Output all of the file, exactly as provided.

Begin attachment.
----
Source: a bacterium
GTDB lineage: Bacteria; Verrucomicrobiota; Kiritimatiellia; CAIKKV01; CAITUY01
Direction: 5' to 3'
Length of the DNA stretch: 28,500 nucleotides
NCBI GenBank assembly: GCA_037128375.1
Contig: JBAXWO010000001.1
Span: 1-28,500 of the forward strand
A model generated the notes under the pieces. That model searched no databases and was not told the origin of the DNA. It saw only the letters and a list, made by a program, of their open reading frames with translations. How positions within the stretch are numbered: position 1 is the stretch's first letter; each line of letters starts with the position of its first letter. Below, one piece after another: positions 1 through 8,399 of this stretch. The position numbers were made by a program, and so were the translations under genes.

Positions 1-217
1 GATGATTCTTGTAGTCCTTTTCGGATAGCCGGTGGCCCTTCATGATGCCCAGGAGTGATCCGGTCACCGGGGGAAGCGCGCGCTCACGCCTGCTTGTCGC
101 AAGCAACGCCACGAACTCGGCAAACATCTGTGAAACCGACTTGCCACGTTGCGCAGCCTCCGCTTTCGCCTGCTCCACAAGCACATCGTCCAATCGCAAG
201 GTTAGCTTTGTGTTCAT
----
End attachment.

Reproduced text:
Source: a bacterium
GTDB lineage: Bacteria; Verrucomicrobiota; Kiritimatiellia; CAIKKV01; CAITUY01
Direction: 5' to 3'
Length of the DNA stretch: 28,500 nucleotides
NCBI GenBank assembly: GCA_037128375.1
Contig: JBAXWO010000001.1
Span: 1-28,500 of the forward strand
A model generated the notes under the pieces. That model searched no databases and was not told the origin of the DNA. It saw only the letters and a list, made by a program, of their open reading frames with translations. How positions within the stretch are numbered: position 1 is the stretch's first letter; each line of letters starts with the position of its first letter. Below, one piece after another: positions 1 through 8,399 of this stretch. The position numbers were made by a program, and so were the translations under genes.

Positions 1-217
1 GATGATTCTTGTAGTCCTTTTCGGATAGCCGGTGGCCCTTCATGATGCCCAGGAGTGATCCGGTCACCGGGGGAAGCGCGCGCTCACGCCTGCTTGTCGC
101 AAGCAACGCCACGAACTCGGCAAACATCTGTGAAACCGACTTGCCACGTTGCGCAGCCTCCGCTTTCGCCTGCTCCACAAGCACATCGTCCAATCGCAAG
201 GTTAGCTTTGTGTTCAT